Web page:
While I’m not as big of a fan of this man as some people are, being born well after the popularity of Westerns was dying down, I would be remiss in acknowledging the contributions Gene Autry made to American Culture.
Not knowing a lot about him, I visited the Autry National Center, located in Los Angeles’ Griffith Park across from the Los Angeles Zoo in early October 2012. Unfortunately being a combination art, history and television museum, many exhibits had “no photography,” signs, OR the light was so bad that the pictures turned out bad.
Gene himself is sitting in the courtyard strumming his guitar while his horse, Champion, looks on.
The museum is filled with artifacts such as this, a real stage coach. The sign says that the varnish used on this stage coach turned black over the years, prompting many to believe it had been in a fire at one point. It was a staple in many local parades through the past decades, until it became too rickety. Restoration experts started to strip the varnish away as the first step to restoring it, and to their surprise found that it was actually ornately painted.
Of course no Western History Museum would be complete without a cactus or two around.
Over all I enjoyed this museum. From the temporary exhibits about 20th Century Women Designers and Hopi Indian Art to the exhibits of famous TV Western Costumes and general Western History exhibits, it was quite informative. I’m willing to bet if I grew up on a bit more of those old Westerns, that I would have died and gone to heaven over the costumes and props.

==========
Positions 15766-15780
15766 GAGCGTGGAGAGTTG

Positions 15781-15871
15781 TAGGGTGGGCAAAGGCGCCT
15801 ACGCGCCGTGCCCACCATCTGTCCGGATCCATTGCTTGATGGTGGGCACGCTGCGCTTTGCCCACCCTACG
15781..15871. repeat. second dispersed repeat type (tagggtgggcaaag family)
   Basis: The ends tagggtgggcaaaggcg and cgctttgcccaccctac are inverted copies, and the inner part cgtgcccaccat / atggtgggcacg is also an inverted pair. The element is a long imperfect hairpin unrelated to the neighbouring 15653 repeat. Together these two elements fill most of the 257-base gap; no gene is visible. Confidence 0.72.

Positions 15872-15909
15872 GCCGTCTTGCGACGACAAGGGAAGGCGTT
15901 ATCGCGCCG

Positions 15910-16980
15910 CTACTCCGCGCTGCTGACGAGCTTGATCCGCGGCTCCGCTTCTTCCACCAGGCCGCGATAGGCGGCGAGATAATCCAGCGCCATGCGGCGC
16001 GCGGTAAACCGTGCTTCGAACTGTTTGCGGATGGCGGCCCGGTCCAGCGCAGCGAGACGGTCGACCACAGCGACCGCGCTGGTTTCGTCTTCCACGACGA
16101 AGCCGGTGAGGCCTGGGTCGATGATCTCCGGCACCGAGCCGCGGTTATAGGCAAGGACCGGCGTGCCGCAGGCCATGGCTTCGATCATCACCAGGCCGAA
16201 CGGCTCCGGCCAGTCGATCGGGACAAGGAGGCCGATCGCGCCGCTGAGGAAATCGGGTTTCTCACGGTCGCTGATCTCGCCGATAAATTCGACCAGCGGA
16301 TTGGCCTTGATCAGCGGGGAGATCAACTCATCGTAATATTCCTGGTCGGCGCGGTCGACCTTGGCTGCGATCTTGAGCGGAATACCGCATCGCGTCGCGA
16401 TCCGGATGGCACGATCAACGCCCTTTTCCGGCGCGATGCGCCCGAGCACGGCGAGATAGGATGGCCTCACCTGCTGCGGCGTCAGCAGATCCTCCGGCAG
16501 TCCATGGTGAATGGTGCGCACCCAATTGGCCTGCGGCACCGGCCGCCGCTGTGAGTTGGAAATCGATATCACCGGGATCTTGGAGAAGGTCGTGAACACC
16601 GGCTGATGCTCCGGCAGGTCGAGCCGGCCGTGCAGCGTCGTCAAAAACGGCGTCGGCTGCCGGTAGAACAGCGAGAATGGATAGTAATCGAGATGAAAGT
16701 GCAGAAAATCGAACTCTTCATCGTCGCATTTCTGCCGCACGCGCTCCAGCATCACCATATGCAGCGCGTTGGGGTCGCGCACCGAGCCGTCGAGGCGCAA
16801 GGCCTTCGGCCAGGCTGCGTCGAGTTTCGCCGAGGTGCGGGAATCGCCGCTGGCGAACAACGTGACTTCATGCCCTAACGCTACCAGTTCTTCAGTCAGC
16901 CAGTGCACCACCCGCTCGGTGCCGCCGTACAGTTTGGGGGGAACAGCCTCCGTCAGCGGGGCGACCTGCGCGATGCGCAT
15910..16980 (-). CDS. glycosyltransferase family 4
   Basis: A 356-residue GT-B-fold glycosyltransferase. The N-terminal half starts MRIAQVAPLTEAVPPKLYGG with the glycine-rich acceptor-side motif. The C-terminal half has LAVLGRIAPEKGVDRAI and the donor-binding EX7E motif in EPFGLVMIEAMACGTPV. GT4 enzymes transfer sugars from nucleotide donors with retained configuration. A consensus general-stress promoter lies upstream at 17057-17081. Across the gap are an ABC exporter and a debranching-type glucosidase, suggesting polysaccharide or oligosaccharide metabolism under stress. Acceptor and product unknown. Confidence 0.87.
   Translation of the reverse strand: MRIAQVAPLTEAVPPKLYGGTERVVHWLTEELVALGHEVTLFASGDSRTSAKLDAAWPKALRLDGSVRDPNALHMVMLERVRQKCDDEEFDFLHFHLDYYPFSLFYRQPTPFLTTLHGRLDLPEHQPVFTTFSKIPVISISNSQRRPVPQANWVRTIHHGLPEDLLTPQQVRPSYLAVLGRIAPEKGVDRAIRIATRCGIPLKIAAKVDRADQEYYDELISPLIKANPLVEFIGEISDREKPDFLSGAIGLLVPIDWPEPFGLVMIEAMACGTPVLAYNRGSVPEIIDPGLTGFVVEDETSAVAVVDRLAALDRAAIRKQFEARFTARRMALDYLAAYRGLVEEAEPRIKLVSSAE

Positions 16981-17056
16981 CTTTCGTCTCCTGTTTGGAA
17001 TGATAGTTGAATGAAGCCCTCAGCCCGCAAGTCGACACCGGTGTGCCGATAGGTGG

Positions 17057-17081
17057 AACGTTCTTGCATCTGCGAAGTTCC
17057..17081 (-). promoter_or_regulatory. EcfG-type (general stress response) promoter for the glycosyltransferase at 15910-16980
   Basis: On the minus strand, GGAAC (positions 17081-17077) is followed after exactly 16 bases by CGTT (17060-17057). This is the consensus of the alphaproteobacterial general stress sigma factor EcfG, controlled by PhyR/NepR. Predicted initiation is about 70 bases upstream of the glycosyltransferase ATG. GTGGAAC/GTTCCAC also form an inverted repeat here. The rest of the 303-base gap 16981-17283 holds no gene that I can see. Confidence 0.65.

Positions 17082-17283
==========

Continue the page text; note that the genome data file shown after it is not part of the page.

While a ways away from the rest of Los Angeles tourist areas, Venice is rapidly becoming one of my favorite destinations. There are several decent hotels near Marina Del Rey, including ones that have a great view of the marina and Mother’s Beach.
A few blocks away on Washington Blvd are dozens of great restaurants. Many of which are open early for breakfast/brunch, and don’t close until last call. I have yet to find a bad meal along this street.
Walking west, Washington Crosses the famed Venice Canals, which are a wildlife preserve
Continue even further west, and you come to the Venice Fishing Pier. While not as “cool” as the Santa Monica Pier with it’s amusement park over the water, I think it’s a much nicer pier just to look at the water, watch the surfers, or go fishing.
If you’re up for the walk, the Santa Monica Pier is a ways up the beach path. You’ll walk by muscle beach and a large area of vendors selling beach towels, t-shirts and other touristy geared stuff, all while admiring the nice houses that face the ocean. Some with whimsical touches such as a 12 inch by 18 inch piece of fake grass with a sign “World’s smallest yard” posted under it.